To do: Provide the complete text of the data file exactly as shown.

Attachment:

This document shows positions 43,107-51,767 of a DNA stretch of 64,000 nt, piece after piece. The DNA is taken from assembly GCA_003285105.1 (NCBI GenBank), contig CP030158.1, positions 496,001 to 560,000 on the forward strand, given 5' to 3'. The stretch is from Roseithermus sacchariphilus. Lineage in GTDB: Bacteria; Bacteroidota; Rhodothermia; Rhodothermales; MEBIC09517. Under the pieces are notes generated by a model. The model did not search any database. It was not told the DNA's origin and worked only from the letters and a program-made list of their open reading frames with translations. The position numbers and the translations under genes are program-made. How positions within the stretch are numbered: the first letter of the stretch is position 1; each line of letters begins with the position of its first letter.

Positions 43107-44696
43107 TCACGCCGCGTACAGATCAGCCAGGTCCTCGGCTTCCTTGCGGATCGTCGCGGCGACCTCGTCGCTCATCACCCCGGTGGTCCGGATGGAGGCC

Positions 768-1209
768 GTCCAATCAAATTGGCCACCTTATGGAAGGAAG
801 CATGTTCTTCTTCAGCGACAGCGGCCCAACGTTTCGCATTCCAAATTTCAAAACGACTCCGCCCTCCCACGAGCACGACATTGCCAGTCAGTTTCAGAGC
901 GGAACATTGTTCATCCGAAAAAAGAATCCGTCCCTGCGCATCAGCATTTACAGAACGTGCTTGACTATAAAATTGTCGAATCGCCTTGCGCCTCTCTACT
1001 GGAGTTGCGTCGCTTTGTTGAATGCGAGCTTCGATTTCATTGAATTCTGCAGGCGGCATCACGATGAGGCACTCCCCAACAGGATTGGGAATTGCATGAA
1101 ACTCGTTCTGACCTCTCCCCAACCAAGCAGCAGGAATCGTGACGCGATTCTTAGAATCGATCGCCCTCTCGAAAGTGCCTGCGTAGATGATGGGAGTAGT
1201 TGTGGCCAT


This document shows positions 43,107-51,767 of a DNA stretch of 64,000 nt, piece after piece. The DNA is taken from assembly GCA_003285105.1 (NCBI GenBank), contig CP030158.1, positions 496,001 to 560,000 on the forward strand, given 5' to 3'. The stretch is from Roseithermus sacchariphilus. Lineage in GTDB: Bacteria; Bacteroidota; Rhodothermia; Rhodothermales; MEBIC09517. Under the pieces are notes generated by a model. The model did not search any database. It was not told the DNA's origin and worked only from the letters and a program-made list of their open reading frames with translations. The position numbers and the translations under genes are program-made. How positions within the stretch are numbered: the first letter of the stretch is position 1; each line of letters begins with the position of its first letter.

Positions 43107-44696
43107 TCACGCCGCGTACAGATCAGCCAGGTCCTCGGCTTCCTTGCGGATCGTCGCGGCGACCTCGTCGCTCATCACCCCGGTGGTCCGGATGGAGGCC

Positions 768-1209
768 GTCCAATCAAATTGGCCACCTTATGGAAGGAAG
801 CATGTTCTTCTTCAGCGACAGCGGCCCAACGTTTCGCATTCCAAATTTCAAAACGACTCCGCCCTCCCACGAGCACGACATTGCCAGTCAGTTTCAGAGC
901 GGAACATTGTTCATCCGAAAAAAGAATCCGTCCCTGCGCATCAGCATTTACAGAACGTGCTTGACTATAAAATTGTCGAATCGCCTTGCGCCTCTCTACT
1001 GGAGTTGCGTCGCTTTGTTGAATGCGAGCTTCGATTTCATTGAATTCTGCAGGCGGCATCACGATGAGGCACTCCCCAACAGGATTGGGAATTGCATGAA
1101 ACTCGTTCTGACCTCTCCCCAACCAAGCAGCAGGAATCGTGACGCGATTCTTAGAATCGATCGCCCTCTCGAAAGTGCCTGCGTAGATGATGGGAGTAGT
1201 TGTGGCCAT